But the writing–and specifically writing about motherhood, because as a freelance writer I was already writing–became essential to my survival. OK, survival sounds a little dramatic. But it is essential for me. Essential to thrive as both a mother and a person. Writing about motherhood is more than capturing the memories and the narrative of my story as a mom. It gives me proof. I can go back and laugh and realize, even when I felt I didn’t know what I was doing, when motherhood seemed so hard and I felt like screaming, “I can’t do this,” I read those essays and I know that I did do this, and did so better than I felt at the time.
I have to give credit to Kate for her gifts of drawing out the real story (it’s never what you think it is), extracting peripheral memories from our sleep-deprived subconscious, and creating vivid images of our children so we truly capture their essence at that moment in time on the page.
Now Kate’s genius has been published into a book called “Use Your Words: A Writing Guide for Mothers,” (Viva Editions 2012). I’m giddy that moms everywhere can experience the coaxing, nudging, and nurturing from Kate to get their experiences down on paper. To make sense of what perplexes us as mothers; to illuminate the highs and lows; to capture in words the story behind the picture that you didn’t think to take, because, as everyone around you always says: “You have your hands full.”
See for yourself. Here’s an excerpt from Chapter 4: Our Children as Characters.
You want your readers to feel a connection to the characters in your writing, and in order to make that happen, you need to write them in enough detail so readers really know them. Sometimes when I mention that I’m working on character development with my students, someone will say, “I thought you were teaching nonfiction.” There is an assumption that because the people in a work of creative nonfiction really exist, there is no need to concern ourselves with character development. But nonfiction writers need to write believable and three-dimensional characters precisely because these characters are real people; writing them accurately is a way to honor them. We also need to think about character development when we are writing about ourselves. How does the reader know us? How do we reveal who we really are?
One of the wonderful things about writing about our children is that we, as writers, get to decide how the reader first “sees” them. What do you want readers to notice first about your child? How do you get readers invested in your children as characters? Keep these questions in mind as you write about your children.
You want this book, don’t you? But what you really want is a one-on-one session with Kate to help you figure out where to start or help you along with your writing. You can win both if you enter the writing contest that Kate is hosting as part of her virtual book tour. To participate you have until this Thursday, May 31 to write 600 words or less in response to the writing exercise below. Email it to me at firstname.lastname@example.org. I get to judge round one, which I’ll announce on the Hot (Sweaty) Mamas Facebook Page on Friday. The winner will receive a copy of Use Your Words and I’ll forward the winning entry to Kate for inclusion in the grand prize, which she will select from the best writing from all the participating blogs on her virtual book tour. The grand prize winner will receive an hour phone or Skype session with Kate and get their writing published on Literary Mama.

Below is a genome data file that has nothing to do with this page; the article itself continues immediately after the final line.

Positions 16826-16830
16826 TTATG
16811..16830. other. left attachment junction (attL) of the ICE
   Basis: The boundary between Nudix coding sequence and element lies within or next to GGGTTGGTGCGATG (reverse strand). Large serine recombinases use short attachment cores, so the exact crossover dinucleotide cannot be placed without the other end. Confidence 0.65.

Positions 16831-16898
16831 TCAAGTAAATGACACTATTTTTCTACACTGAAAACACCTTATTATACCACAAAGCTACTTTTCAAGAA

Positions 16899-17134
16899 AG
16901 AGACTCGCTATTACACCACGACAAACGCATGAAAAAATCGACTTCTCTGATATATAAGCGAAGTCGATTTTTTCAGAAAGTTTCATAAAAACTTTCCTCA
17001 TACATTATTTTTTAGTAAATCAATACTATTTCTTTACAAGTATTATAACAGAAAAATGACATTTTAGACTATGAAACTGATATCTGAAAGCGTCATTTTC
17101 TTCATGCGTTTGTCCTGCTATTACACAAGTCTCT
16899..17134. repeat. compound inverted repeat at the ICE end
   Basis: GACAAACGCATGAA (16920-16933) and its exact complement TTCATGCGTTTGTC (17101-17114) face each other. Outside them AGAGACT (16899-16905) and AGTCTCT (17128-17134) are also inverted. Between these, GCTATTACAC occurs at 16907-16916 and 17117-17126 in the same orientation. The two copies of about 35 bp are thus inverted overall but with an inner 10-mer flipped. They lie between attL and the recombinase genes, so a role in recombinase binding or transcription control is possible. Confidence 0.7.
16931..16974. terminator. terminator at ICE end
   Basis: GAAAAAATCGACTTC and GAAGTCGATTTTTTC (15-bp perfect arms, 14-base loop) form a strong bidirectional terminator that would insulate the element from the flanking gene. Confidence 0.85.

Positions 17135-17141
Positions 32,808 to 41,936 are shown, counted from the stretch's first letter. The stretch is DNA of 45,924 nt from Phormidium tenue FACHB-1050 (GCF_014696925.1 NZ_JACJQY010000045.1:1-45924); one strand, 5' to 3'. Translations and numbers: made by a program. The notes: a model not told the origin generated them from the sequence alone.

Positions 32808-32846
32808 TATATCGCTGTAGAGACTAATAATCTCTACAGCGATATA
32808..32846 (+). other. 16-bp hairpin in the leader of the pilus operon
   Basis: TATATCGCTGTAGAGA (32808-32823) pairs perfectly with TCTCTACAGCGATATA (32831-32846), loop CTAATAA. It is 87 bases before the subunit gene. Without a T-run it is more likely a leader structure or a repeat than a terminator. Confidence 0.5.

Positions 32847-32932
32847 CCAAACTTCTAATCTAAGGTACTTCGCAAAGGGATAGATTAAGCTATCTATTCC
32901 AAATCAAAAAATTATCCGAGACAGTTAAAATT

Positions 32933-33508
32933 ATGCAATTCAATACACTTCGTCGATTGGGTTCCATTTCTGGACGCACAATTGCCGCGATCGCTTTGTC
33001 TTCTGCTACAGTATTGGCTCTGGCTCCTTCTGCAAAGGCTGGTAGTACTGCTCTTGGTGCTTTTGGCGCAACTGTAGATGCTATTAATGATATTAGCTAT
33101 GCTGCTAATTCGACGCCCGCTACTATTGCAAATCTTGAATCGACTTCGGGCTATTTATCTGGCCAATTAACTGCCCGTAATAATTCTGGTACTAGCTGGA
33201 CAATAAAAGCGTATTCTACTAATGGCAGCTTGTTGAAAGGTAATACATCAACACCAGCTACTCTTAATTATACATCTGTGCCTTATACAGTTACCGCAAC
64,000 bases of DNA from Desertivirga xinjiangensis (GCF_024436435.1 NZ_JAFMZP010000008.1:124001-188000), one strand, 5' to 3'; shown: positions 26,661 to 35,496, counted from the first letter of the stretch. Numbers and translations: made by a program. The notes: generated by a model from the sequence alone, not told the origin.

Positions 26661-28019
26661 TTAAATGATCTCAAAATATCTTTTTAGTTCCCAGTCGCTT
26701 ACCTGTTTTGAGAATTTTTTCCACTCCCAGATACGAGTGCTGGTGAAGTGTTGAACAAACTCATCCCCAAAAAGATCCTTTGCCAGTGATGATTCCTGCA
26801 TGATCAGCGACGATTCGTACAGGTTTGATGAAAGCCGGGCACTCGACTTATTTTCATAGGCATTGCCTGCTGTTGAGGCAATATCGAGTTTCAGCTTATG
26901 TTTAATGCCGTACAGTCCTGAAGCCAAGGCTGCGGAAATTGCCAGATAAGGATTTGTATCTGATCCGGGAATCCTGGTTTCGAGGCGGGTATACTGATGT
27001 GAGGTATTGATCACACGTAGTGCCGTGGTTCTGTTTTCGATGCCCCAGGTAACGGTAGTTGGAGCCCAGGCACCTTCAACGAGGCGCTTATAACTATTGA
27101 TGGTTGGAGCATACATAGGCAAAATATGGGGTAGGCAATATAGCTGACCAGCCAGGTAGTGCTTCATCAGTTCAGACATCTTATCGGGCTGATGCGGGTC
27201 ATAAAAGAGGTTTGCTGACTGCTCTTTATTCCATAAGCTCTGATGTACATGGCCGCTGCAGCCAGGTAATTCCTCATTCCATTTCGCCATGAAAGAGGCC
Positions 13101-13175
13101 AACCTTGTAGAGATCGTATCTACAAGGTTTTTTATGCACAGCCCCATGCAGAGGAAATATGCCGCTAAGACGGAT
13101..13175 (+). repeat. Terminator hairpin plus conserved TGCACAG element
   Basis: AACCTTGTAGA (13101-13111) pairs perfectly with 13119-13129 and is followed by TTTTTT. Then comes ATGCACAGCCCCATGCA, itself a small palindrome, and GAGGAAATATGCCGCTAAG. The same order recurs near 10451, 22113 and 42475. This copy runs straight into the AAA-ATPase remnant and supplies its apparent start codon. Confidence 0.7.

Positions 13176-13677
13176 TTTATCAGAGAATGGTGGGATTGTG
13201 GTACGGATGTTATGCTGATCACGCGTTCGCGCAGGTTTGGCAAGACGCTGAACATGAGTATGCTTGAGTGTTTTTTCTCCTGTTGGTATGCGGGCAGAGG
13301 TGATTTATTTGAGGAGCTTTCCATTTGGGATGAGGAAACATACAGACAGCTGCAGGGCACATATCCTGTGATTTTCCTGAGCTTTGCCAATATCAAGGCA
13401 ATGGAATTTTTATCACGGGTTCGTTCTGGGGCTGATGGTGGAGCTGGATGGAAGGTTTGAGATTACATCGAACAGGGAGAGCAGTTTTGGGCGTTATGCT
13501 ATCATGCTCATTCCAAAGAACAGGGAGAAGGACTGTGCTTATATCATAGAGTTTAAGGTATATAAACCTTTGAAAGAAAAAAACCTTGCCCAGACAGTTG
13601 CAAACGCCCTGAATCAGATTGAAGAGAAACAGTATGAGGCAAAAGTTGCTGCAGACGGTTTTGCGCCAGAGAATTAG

The writing exercise is: Character Sketch
Think of your child (or one of your children if you have more than one). Try to convey his personality by using dialogue, gestures, and facial features. Ground your writing in detail. It may help to think in terms of objects—what your child eats, what he likes to play with, his hobbies. What does her face look like when she is absorbed in a task? Write as if you are watching your child from the other room. What does she look like when she doesn’t realize that you’re watching?
Writing babies can sometimes be challenging because they don’t do that much. So if you have a very small baby, you might choose to describe her while she’s sleeping, or crying, or gnawing on her hand. Or you can try this exercise with another person in your life.
Note: Some of my students who have twins have found that they cannot write about one without writing about the other. If you have multiples and feel this way, go ahead and write them together in a scene. Think in terms of differences and similarities. When are they most alike, most different?
Are you ready to write? If you have to skip a “sweaty” workout to get this writing exercise done, you have my permission!